Eid Mubarak Stamps

Eid Stamp 2016 Edition

With a design that evokes centuries of tradition, this Eid Greetings stamp, featuring gold calligraphy and an olive branch, commemorates the two most important festivals—or eids—in the Islamic calendar: Eid al-Fitr and Eid al-Adha.

On these days, Muslims wish each other Eidukum mubarak, the phrase shown in Islamic calligraphy on the stamp. Eidukum mubarak translates literally as “May your Eid be bountiful (or blessed),” a phrase that can be applied to both Eid al-Fitr and Eid al-Adha.

The calligraphy on previous Eid stamps issued by the U.S. Postal Service® has read Eid mubarak, “may the religious holiday be blessed," with the “your” implied, but this new stamp includes the word “your” to give the text more body within a horizontal frame. The stylized olive branch carries connotations of abundance, family, hospitality, and peace. The background color is purple.

In 2022, Eid al-Fitr will be celebrated in North America on May 2 and Eid al-Adha will be celebrated on July 9. (These dates, which are based on geographical location and predicted sightings of the moon, are preliminary and may vary slightly as each festival approaches.)

The U.S. Postal Service issued its first Eid stamp, with gold calligraphy against a blue background, on September 1, 2001. A new Eid stamp with gold calligraphy against a reddish background debuted in 2011 and was reissued with a green background in 2013.

All Eid stamps issued by the U.S. Postal Service to date feature the work of world-renowned calligrapher Mohamed Zakariya of Arlington, Virginia. The art director for this stamp was Ethel Kessler.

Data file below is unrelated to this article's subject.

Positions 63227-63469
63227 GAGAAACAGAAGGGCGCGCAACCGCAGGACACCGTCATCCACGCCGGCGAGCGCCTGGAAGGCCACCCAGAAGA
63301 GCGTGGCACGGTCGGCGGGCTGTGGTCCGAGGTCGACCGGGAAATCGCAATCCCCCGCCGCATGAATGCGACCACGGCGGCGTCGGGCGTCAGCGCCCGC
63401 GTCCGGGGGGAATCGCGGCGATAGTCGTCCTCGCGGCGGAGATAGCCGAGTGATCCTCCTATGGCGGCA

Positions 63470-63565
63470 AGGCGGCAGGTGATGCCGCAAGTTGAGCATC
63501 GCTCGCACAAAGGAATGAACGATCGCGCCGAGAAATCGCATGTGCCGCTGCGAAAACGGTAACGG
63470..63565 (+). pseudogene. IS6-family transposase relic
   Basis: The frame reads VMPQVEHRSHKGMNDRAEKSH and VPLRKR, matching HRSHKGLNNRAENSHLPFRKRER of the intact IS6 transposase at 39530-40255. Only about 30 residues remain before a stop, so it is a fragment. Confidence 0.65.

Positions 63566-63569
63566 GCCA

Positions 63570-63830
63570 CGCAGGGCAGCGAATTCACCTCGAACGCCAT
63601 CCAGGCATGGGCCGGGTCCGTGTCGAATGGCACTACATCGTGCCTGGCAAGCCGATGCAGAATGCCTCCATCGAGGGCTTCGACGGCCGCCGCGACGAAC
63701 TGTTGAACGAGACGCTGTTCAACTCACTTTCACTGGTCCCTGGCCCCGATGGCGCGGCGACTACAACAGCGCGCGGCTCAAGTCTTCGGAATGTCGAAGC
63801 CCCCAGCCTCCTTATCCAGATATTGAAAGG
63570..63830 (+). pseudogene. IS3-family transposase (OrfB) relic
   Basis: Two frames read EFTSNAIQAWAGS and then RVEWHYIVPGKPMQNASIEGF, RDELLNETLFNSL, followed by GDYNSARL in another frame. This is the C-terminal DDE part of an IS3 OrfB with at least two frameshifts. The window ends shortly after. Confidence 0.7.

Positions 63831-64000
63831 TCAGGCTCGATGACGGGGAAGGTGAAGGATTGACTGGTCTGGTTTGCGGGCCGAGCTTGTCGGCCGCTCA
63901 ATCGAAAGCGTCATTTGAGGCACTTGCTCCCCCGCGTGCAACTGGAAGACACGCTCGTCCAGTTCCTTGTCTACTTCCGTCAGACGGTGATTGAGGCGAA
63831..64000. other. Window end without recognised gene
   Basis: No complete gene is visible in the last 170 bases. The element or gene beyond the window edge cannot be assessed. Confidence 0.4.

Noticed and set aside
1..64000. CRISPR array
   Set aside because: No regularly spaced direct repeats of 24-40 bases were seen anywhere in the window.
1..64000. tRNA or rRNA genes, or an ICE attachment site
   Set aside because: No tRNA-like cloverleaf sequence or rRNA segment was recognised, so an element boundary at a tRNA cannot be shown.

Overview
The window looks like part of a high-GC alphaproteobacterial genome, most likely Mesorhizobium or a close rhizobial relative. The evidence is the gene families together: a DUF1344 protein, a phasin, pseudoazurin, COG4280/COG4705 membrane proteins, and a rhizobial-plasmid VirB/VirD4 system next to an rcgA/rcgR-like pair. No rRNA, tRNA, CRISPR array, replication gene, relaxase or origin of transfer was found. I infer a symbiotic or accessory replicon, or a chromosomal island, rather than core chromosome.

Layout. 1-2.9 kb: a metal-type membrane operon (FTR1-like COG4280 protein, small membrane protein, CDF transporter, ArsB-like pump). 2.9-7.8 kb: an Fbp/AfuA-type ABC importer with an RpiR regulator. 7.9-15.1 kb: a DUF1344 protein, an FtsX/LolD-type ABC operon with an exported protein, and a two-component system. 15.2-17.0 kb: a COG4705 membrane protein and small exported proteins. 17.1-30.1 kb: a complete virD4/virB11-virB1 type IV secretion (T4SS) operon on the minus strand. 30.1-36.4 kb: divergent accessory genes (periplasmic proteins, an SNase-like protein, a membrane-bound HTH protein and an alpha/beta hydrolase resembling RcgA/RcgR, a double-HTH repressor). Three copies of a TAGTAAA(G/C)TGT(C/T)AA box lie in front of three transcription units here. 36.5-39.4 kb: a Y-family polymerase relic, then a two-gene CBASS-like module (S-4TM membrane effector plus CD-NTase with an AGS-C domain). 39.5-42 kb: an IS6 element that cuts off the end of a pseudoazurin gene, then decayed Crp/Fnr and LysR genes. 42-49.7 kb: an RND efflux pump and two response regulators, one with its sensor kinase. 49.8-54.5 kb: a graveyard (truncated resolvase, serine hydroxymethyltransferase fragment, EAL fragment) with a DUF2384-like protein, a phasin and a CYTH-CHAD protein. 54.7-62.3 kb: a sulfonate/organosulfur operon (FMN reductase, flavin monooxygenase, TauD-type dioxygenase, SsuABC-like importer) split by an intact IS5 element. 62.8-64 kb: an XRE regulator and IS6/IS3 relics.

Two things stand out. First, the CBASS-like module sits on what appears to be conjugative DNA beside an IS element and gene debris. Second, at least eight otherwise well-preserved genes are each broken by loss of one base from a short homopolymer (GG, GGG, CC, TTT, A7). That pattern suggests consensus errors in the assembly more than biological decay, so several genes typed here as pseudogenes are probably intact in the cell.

Like other stamps in the Holiday Celebrations series, Eid Greetings is being issued as a Forever® stamp. Forever stamps are always equal in value to the current First-Class Mail® one-ounce price.

( Source: United States Postal Service - USPS )

The First Edition of Eid Stamp (2001)
The First Edition of Eid Stamp (2001)

These stamps may not be permanent and the USPS might not reprint if the usage is less. Therefore, to ensure that the USPS continues to sell these Eid stamps, we, as American Muslims, should purchase these stamps. We could use these stamps not only during the Ramadan and Eid seasons, but also for a variety of mailing needs including utility payments, etc. This will not only extend the life of the Eid stamp but it also can be considered as dawah (outreach) by sharing the beauty of Islamic art.

To purchase these stamps from USPS online store please click here.

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